The Transitory Nature of Time

While Undine undergoes her “re-education” over the course of the play, she learns how to confront the inevitability of change. Thrust into accepting a new reality, Undine first experiences an identity crisis, dramatically blaming her misfortune on karma. She consequently exhibits self-pity and frustration when catastrophizing the changes she faces, such as in the following response to her mother:

It isn’t a phone call! It’s . . . It’s a phantom poem that won’t ever be completed, it’s thousands of dollars of lotto tickets that should have been invested in the stock market, it’s a thrown-away solution and, Mom, you’re still searching for words.

By referring to this pattern of failed decision as “a phantom poem,” Undine still clings to her belief that external causes led to her present predicament. Without looking internally, she is unable to see how her own actions and behavior may have led her to this point. In response, Undine’s brother, Flow, starts passionately reciting a poem:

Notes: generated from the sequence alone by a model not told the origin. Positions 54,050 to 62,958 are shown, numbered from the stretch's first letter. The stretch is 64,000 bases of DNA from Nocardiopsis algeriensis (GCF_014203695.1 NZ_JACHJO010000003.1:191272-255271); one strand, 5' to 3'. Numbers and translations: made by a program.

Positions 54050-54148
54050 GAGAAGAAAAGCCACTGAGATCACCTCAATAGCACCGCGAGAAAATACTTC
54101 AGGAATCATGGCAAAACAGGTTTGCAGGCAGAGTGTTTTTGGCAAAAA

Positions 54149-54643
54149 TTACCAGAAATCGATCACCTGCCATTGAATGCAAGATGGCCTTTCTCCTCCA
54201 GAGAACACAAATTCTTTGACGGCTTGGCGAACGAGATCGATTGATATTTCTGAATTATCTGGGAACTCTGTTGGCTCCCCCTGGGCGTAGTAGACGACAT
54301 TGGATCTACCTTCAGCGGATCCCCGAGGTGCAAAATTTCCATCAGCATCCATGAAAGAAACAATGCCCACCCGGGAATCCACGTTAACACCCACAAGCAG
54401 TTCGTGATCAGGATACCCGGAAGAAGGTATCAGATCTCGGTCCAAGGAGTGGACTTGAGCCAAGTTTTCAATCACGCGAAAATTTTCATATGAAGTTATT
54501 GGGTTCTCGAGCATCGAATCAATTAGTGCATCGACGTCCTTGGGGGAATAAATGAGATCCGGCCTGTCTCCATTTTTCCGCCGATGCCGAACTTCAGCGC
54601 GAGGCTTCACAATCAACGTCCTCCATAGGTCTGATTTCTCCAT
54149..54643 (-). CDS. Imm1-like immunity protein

It ’bout who we be today
And in our fabulating way.
’bout saying that we be
without a-pology.
It’s a circle that been run
That ain’t no one ever won.
It that silly rabbit grin.
’bout running from your skin. . . .

With these lines, Flow suggests to Undine that her present misfortune could result from abandoning her past, rejecting her family, and attempting to rebrand herself with a false narrative. The poem thus underscores that no one can run from the past, and no one can control the future; therefore, change is the only constant. As Grandma tells Undine after revealing her heroin addiction,

Change be what it will. I’d say it were crazy if it wasn’t so necessary.

In emphasizing the importance of change—especially its role in driving internal growth—Nottage also takes care to illuminate that love does have an everlasting force. Undine expresses fear in this notion, but through recognizing that both her family and Guy have genuine affection for her, she learns to balance the forces of change. Accordingly, when she gives birth at the end of the play, she earnestly embraces the potency of love for the first time.